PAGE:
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Frances Wilson is an author, biographer and critic, whose works include The Ballad of Dorothy Wordsworth. Her most recent book is How to Survive the Titanic, or the Sinking of J Bruce Ismay. She reviews for the TLS, the Telegraph and the New Statesman.
Andrew Marr's Elizabethans is a history of the British national spirit from 1953 to the present day.
M John Harrison’s masterpiece has inventiveness embedded in its very DNA.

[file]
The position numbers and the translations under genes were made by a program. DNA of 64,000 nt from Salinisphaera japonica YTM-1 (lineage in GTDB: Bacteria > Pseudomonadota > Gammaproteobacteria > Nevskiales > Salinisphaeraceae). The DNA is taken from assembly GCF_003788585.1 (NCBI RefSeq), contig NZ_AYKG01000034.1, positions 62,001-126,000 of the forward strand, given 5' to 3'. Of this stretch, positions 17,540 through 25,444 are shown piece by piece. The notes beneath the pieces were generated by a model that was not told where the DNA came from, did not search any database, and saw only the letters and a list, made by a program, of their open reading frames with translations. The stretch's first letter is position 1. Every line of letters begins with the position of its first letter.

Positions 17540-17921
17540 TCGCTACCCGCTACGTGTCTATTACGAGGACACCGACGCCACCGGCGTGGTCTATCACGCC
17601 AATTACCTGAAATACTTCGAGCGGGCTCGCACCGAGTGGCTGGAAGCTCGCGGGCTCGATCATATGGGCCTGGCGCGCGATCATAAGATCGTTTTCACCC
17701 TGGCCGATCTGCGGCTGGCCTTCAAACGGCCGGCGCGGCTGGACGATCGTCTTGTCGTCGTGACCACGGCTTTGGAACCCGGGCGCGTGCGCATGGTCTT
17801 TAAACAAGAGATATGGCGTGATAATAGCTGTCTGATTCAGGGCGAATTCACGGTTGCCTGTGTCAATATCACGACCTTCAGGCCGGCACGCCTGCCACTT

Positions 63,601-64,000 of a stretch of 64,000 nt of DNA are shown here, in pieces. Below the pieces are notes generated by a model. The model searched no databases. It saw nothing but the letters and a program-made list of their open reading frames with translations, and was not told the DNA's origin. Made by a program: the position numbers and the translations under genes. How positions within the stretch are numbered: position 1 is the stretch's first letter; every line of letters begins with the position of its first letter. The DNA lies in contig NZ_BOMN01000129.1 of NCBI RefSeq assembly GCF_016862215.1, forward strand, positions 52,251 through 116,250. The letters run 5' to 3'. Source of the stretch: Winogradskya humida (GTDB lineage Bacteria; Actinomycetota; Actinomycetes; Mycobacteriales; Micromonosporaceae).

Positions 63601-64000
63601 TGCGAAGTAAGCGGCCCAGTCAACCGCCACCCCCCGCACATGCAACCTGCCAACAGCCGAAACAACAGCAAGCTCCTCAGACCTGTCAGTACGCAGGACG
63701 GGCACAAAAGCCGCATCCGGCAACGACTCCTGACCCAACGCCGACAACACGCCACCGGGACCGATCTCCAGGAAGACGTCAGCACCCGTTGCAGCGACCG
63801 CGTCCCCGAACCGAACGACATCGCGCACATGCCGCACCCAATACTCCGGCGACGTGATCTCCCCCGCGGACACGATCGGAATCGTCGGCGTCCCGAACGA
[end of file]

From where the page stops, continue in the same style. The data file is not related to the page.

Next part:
Discovering the life of Eileen Blair, the “black hole at the centre of Orwell studies”.
When they met, Wordsworth was weak and Coleridge was strong; by the end of the year this was to be reversed.
Without its own code of manners, any social group would dissolve into anarchy.
Rachel Hewitt's book is fuelled by vim and vigour.
I live in a state of perpetual excitement, like a figure in a Quentin Blake illustration.
Malcolm Guite's religious portrait of Samuel Taylor Coleridge.
The Bestseller Code by Jodie Archie and Matthew L Jockers reveals what literary hits have in common.
My brothers were both warriors in Lycra, while what I did had no value whatsoever – and still doesn’t.